You also asked about teaching at the college level. I have been doing some guest lecturing at the collegiate level and more opportunities in that direction are opening up for me. It makes for a nice supplement to my income and it’s fun to explore some topics in greater depth than I could with the high school kids.
Much of what happens to you through this process is dependent upon those you associate yourself with. Be very picky when it comes to choosing a mentor and a school. Ask very pointed questions of those that work with your prospective mentor about how they are treated. I was lucky with my grad-school advisor. My post-doc mentor was proof that a big name working at an important place doesn’t always equal success.
Be prepared to put a “real” life on hold for a while. It’s no surprise that scientists (and for that matter most professionals in any field with advanced degrees) marry later and have kids later than most other folks in society. As I found, it’s hard to juggle a family life and build a career like this at the same time.
If you go into the sciences, be prepared for this dichotomy: the higher up the ladder you go, the less time you spend actually “doing” science and the more time you spend being an administrator and writing grants. I have a low tolerance for admin B.S. but I also like being in charge of things, a combination that’s hard to reconcile if you want to run your own lab. As a HS teacher, the admin stuff is tolerable and when that classroom door closes and the bell rings, I’m the master of ceremonies!
The course work part ended up being a lot more fun than I thought it would. There weren’t enough courses in my area (medieval lit.), so I ended up branching out into a couple of areas that I hadn’t planned on studying. This pushed me, though, which was good, and made my exams that much easier.
Not at first, but toward the end of the dissertation is sure did! Never-ending choruses of “Aren’t you DONE yet?” didn’t help matters any.
Lots: coursework, research tools (French and Latin), quals, proposal, dissertation, defense. And filing several petitions for time extension along the way! Only the quals really felt like a “hoop,” though, as everything else seemed to be useful and integral to being able to profess some sort of mastery of your field.
Not very; the oral especially felt like a formality only and was thus very low-key.
What, for the program as a whole? I finished coursework in a very timely manner, bogged down in prepping for quals (had to do a lot of reading in fields that I’ll never use again, like 20th century lit.), and fell apart in the dissertation. I needed an advisor who would really crack the whip with me. I didn’t get it, and being lazy, the dissertation ended up taking 5 years (!!!) to write.
Certainly! I was teaching a number of classes all along the way.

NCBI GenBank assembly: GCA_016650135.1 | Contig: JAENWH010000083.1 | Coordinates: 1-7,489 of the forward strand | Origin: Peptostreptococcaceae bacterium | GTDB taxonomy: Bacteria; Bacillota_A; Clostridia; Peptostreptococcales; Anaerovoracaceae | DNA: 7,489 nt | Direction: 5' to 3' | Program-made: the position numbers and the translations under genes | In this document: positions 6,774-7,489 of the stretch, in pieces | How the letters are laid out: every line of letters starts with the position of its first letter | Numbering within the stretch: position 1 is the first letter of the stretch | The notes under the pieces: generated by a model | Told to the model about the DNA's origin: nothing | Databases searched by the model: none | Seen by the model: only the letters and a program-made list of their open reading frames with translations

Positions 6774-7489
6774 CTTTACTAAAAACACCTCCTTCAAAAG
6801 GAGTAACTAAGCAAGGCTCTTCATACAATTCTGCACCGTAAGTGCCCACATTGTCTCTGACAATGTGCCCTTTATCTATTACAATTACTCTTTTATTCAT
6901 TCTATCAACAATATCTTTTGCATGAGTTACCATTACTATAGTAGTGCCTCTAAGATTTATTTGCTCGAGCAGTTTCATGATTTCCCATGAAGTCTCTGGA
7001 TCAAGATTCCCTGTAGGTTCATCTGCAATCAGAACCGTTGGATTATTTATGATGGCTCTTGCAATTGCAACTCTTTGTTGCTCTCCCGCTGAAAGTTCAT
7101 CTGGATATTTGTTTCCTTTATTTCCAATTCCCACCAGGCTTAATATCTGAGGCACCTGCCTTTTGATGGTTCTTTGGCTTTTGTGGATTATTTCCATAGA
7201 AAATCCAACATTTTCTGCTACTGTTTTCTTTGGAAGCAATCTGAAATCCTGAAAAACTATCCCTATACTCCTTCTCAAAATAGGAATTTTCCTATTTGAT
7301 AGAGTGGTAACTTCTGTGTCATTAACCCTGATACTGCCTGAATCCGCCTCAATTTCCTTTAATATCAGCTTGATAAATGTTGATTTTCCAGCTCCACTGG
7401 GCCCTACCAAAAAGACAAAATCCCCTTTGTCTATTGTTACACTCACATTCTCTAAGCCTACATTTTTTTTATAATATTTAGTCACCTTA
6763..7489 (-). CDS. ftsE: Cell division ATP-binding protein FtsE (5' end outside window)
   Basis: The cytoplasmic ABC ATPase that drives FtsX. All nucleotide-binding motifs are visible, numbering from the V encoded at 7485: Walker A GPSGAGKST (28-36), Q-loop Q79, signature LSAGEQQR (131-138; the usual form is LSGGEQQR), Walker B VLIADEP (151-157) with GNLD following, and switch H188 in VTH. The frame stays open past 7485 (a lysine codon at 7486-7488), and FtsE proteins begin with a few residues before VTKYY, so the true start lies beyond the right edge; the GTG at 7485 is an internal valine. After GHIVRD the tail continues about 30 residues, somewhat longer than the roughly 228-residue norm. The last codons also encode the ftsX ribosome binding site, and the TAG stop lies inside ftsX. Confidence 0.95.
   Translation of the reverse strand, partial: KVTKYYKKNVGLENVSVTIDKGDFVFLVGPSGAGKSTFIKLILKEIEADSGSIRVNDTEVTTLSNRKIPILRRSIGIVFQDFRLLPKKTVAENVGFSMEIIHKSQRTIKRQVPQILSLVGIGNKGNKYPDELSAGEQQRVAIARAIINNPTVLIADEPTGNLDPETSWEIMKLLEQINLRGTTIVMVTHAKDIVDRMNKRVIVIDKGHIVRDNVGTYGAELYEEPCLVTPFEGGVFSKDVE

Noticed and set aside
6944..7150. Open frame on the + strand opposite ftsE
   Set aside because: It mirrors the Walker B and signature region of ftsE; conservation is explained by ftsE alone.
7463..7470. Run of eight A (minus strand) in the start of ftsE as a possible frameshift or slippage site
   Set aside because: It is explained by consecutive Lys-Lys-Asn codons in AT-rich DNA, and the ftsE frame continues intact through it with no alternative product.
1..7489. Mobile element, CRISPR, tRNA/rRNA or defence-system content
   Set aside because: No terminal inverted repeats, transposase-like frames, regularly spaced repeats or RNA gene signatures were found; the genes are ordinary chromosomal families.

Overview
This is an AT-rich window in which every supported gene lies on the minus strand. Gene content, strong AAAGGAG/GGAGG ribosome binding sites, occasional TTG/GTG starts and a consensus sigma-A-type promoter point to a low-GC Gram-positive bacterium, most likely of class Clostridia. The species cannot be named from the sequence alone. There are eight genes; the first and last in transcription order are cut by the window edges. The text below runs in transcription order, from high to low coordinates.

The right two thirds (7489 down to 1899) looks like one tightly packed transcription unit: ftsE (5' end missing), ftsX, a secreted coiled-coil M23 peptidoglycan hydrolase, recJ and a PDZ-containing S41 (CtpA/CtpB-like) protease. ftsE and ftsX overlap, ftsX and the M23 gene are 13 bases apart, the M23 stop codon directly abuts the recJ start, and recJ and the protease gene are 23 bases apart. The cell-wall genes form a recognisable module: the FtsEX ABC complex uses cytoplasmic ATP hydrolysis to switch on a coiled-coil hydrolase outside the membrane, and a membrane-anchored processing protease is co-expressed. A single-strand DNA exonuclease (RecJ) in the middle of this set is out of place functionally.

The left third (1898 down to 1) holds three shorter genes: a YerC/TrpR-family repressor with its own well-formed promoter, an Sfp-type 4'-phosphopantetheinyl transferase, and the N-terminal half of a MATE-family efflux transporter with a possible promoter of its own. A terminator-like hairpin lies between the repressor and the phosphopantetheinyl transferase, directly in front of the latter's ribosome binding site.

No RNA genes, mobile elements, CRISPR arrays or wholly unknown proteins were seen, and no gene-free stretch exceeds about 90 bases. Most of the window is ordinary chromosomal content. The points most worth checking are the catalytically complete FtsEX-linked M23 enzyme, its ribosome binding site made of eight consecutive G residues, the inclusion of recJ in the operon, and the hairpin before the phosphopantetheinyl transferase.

Not very; I kept my dissertation topic fairly broad without too much squawking from my committee.
Meaning full-time, tenure-track work in my field? Almost none! Last fall, there were 23 openings in all of the US. Each got c. 300 applicants. I majored in English, so you figure the odds.
Despite what I said it above, not very. That is, if you don’t mind being part-time. And temporary. And paid about half of what the full-timers make for teaching the same course. And teaching the grunt courses. And working without a contract. And being fired at a moment’s notice. And getting Friday night calls along the lines of “Classes start Monday. Can you teach ________?”
Pretty much limited to Winter and Summer breaks; but English isn’t a hot-bed of research in the way that the sciences are.
Not much. We’re a dime a dozen.
Despite the fact that most of the above sounds like it was written by Eeyore, yes. What other job would pay me to read and discuss some of my favorite stories?
Hope you found something useful in all of that palaver.
Fortunately, none. Mine wasn’t a heavily politicized department. Sometimes it was worth it to go to a small school.
Per my post above, nothing. My employment is still inconsistent from quarter to quarter, and my pay certainly hasn’t gone up.
“Humorous” as in “laugh or you’ll cry”? Showing up for my defense and being told “Gee, sorry, we decided NOT to accept your dissertation after all. Go back and write some more.”
“Humorous” as in [NELSON] HA HA! [/NELSON]? Are you kidding? That’s the whole grad student life. Ostensibly grown people voluntarily living in poverty, working “jobs” that are little better than indentured servitude, all for the benefit of students most of whom could not give a damn? What’s not to laugh at!
When I started my doctorate I heard the story of a guy who took seven years to get his. I thought “if it takes me that long, I’ll kill myself.”
It took me ten.
One thing I didn’t find out until later was that my first thesis advisor took seven years to get his, and swore that no student of his would get a degree in less time. I ended up transferring to another school anmd practically starting from scratch.
This sort of thing tends to give you vast insecurity. In principle, grad school is a time of great personal and academic freedom, and you can try all sorts of things. In practice, I always felt like I had a Sword of Damocles hanging over my head – what if, after nine years’ work I still didn’t get my degree? (Just for the record, I now know people who spent even longer, and didn’t get their degrees. They survived the experience.)
As far as student loans, I was able to get teaching or research assistanceships (as suggested by others above).
It does feel damned good to walk out of your oral final and hear that you’ve passed. Ten years is too long to live with a weight over your head.